"The biometric system has merely deluded people into thinking that it has solved the problem of irregularities, but what it has done is actually created different problems," says Bose, an assistant professor at the University of New South Wales in Australia. "Candidates are likely to seize upon this issue, seriously calling into question the legitimacy of the process; even if large-scale fraud -- ballot stuffing, for example -- was not committed."
In a sign of a potential dispute, the Independent Electoral Complaints Commission (IECC) has received over 4,500 complaints. The commission will process and rule on them before preliminary results are released on October 19.
Thomas Ruttig, co-director of the independent Kabul-based Afghanistan Analysts Network, says that "everything now depends" on whether the IEC sticks to its original criteria -- counting only biometric-verified votes -- or "waters down" its conditions.
"The introduction of the biometric system, of course, makes fraud more difficult," Ruttig adds. "But people might try anyway, hoping they get away with it."
Videos purporting to show election workers committing fraud have been widely shared on social media. The authenticity of the videos could not be independently verified.
"It is highly possible that there was fraud," says Hameed Hakimi, a research associate at the London-based Chatham House think tank. "However, the nature of fraud associated with the biometric system will be different to the 'paper stuffing' that was seen in the previous presidential election."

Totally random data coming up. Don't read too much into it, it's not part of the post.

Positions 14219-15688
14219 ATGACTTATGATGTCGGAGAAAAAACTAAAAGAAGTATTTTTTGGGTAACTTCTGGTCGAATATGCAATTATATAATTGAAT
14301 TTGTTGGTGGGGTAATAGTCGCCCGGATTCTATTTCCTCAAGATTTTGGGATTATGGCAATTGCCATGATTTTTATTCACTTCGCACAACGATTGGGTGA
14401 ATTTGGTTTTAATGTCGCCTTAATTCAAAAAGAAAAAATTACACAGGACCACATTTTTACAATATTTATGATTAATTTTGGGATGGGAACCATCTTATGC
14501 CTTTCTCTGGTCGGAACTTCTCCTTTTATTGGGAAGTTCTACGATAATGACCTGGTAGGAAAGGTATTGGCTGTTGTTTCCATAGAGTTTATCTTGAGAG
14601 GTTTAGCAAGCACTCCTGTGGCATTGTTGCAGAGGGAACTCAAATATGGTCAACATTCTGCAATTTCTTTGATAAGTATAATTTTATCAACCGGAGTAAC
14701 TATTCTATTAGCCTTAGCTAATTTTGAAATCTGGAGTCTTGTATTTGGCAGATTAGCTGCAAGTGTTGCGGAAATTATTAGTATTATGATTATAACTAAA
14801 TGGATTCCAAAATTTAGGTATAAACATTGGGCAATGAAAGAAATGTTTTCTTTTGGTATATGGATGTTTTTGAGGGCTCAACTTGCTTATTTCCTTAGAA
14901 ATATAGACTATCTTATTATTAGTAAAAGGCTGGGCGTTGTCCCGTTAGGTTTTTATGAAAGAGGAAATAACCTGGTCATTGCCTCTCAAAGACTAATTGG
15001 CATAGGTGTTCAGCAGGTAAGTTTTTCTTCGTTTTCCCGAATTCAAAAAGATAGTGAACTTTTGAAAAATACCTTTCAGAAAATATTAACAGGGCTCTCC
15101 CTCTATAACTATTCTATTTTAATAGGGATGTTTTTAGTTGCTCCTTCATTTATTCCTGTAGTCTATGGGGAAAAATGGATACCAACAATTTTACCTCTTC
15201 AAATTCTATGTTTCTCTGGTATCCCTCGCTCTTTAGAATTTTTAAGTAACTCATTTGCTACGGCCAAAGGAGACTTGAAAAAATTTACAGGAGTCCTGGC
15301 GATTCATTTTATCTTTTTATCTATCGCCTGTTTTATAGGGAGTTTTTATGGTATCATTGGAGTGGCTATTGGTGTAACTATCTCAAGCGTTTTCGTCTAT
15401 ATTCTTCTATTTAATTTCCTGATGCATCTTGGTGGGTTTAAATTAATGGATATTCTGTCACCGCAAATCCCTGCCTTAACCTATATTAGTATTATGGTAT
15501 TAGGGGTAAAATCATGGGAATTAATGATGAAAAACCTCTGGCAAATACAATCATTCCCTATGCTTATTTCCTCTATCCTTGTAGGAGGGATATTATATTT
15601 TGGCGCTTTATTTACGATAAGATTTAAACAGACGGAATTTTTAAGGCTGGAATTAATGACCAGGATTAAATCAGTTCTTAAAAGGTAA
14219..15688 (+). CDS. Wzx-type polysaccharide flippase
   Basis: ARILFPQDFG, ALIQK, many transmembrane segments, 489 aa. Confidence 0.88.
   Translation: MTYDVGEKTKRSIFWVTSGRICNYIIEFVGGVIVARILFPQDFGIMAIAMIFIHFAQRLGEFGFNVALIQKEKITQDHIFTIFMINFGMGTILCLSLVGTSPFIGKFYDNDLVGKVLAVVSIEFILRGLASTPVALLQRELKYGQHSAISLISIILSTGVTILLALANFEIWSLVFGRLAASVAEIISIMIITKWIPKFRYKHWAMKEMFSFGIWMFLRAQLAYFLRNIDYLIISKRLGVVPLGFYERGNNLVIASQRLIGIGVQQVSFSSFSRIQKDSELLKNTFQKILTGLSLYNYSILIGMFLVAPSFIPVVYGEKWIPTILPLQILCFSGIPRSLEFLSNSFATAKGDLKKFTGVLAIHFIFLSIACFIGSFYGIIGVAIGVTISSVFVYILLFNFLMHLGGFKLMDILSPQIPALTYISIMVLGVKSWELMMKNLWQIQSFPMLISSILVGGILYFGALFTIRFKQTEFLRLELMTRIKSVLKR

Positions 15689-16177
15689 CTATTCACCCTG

Hakimi says Afghanistan's weak telecommunications infrastructure make the mobile networks vulnerable to Taliban attacks, and the biometric machines relied heavily on those networks.
Prior to the election, the Taliban targeted telecommunication towers in several parts of Afghanistan, blowing them up and disrupting mobile-phone services in districts and even some cities.
The IEC said it had no contact with around 900 of the approximately 4,700 polling stations across the country because of the attacks on the towers.
Hakimi adds that the lack of literacy among voters and diminished confidence in the biometric voting system "can provide ample opportunities for fraud."
Suspicions of fraud have been fueled, in part, by improbable turnout figures in the provinces.
Nationwide, officials say around 2.7 million -- or about 26 percent of eligible voters -- took part in the election. The historic low turnout was seen by some observers as a sign that widescale ballot stuffing had been prevented.
But the provincial breakdown of turnout figures provided by the IEC has fueled suspicions, revealing inflated numbers in some areas -- such as Nangarhar -- and unexpectedly low ones in others.
Nangarhar was above the national average with 30 percent turnout.
In Helmand, the Taliban's stronghold and the most violent province in the country, turnout was 35 percent.